Popular discourse represents social media as a site for personal and political self-expression, where social media platforms enable individual, personal, and social interactions. Research on digital political participation frequently explores themes such as ‘porous boundaries’ and ‘low thresholds’ between political and nonpolitical interactions on social media platforms, arguing that the less distinct lines between these activities lower thresholds into political engagement. Research attributes this to the shifting boundaries between political and non-political engagement by members in their posts, comments, and conversations.    

Ekström and Shehata find that social interactions through these channels concur with engagement in political information and interaction. The study offers limited support to the notion that social media encourages tune-in, tune-out patterns of political engagement. In addition, it argues that the impact of social interaction on online political participation goes beyond motivation factors and political socialization for young citizens.    

Mats Ekström is Professor in Media and Communication  and Director of Studies, Doctoral program, at the University of Gothenburg. Adam Shehata is Senior Lecturer in the Department of Journalism, Media and Communication, University of Gothenberg.  

Photo: geralt/Pixabay/cc

participatory budgeting case studies

October 26, 2016

Topic: Research

Participatory budgeting nurtures democratic values

Participatory budgeting purports to improve transparency and accountability. It is usually described as a tool for public administrators in the process of resource decision-making and allocation, Participatory Budgeting in the United States: A Guide for Local Governments is a primer that explores a classic and increasingly popular form of participatory governance, in which local citizens deliberate on budgetary priorities and limitations before supplying local government with feedback, comment, and recommendations.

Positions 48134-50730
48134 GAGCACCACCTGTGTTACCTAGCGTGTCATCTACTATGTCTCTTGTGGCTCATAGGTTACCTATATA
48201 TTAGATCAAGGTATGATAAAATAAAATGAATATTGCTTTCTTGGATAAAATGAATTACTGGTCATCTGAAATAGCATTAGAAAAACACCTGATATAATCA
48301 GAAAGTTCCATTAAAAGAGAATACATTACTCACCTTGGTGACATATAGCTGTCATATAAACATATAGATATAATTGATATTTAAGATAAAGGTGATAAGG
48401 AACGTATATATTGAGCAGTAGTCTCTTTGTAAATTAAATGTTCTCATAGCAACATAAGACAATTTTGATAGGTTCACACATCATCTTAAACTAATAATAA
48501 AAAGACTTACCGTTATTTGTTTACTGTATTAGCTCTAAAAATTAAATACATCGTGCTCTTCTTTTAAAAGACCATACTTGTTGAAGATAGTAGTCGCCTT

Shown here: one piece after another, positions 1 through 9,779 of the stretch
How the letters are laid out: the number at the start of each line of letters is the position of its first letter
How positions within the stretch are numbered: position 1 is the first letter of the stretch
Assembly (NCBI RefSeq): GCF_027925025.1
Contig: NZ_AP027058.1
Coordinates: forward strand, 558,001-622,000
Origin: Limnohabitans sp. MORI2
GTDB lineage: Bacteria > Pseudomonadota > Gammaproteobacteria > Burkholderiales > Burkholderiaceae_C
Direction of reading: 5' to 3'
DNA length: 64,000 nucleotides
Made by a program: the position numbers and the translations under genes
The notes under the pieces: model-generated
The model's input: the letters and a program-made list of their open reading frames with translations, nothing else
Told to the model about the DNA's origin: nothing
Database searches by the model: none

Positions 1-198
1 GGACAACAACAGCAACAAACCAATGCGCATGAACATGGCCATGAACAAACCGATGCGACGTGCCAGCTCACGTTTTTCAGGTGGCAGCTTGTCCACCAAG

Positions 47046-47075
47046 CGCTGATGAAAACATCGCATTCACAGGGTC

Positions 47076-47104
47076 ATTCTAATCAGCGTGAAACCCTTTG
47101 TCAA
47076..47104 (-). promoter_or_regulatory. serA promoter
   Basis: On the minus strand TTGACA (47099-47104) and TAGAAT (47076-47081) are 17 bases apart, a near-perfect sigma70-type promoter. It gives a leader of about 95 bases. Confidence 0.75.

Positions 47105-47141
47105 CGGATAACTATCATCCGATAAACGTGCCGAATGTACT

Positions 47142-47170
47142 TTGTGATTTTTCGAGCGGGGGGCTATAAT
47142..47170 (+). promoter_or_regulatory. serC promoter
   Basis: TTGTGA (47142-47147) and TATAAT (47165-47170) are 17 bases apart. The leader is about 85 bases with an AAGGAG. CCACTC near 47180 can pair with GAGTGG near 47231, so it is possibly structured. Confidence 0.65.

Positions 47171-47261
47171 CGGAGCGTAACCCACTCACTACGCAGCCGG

The book is authored by Victoria Gordon, Associate Professor in the Department of Political Science, also Director of the Master of Public Administration program at Western Kentucky University, Jeffery L. Osgood, Jr. Professor of Public Policy and Administration, Vice Provost, and Dean of Graduate Studies at West Chester University, and Daniel Boden, Assistant Professor in the Department of Political Science at Western Kentucky University.

Reflecting on case studies in Chicago, St. Louis, Boston, Greensboro, and Clarkston, and original interviews with city employees, elected officials, and communities, Gordon et al illustrate participatory budgeting processes in action through firsthand accounts. The authors mine experiences for insights and lessons on the perceptions of community leaders, uses of social media, and tactics, strategies, and processes of participatory budgeting. Three major themes emerge from the research: the development of participatory budgeting infrastructure, mobilization of citizen participation in deliberations, and the evaluation and improvement of the impact of participatory budgeting.

While book provides a broad overview of partnerships in action, it also develops a comprehensive account of participatory budgeting, presenting recommendations and guidelines to nurture civic engagement and democratic values.

data-driven governance

October 20, 2016

Topic: Research

Data-driven governance crucial to social change

Decision-makers are investing in data-driven practices and programs to achieve real social change where community members are not just recipients but producers of project outcomes. Melody Barnes and Paul Schmitz reflect on public participation’s vital role in the success of evidence-based policy in their article ‘Community Engagement Matters (Now More Than Ever)’  in the Stanford Social Innovation Review.

Melody Barnes, former director of the White House Domestic Policy Council under President Barack Obama, is a chair of the Aspen Forum for Community Solutions and senior fellow at Results for America. CEO of Leading Inside Out, Paul Schmitz also serves as advisor to Results for America, and senior advisor to the Collective Impact Forum.

Sponsored by Results for America, the authors undertake a research project built on interviews with city administrators, nonprofit leaders, philanthropists, researchers and community builders on their unprecedented capacity to use data for effective programming. Barnes and Schmitz argue that the adoption of data-driven approaches is both an economic and moral imperative, but caution against top-down methods that fail to engage the community as active partners. They see community engagement as a continuous process crucial to creating and sustaining the support for long-term social change. Its goal, as the research understands it, is to encourage communities to not just participate in a social change project, but to champion it.   

Barnes and Schmitz identify six complementary factors necessary for building community support for evidence-based solutions: 1) Organizing for ownership, 2) Allowing for complexity, 3) Working with local institutions, 4) Applying an equity lens, 5) Building momentum, 6) Managing constituencies through change. The article lists resources for community engagement, and offers recommendations on effective communication for the management of expectations.    

Twitter:  Melody Barnes: @MelodyCBarnes
Paul Schmitz: @PaulSchmitz1

Photo: bjpcorp/Flickr/cc

children civic engagement

Topic: Features

Children’s civic engagement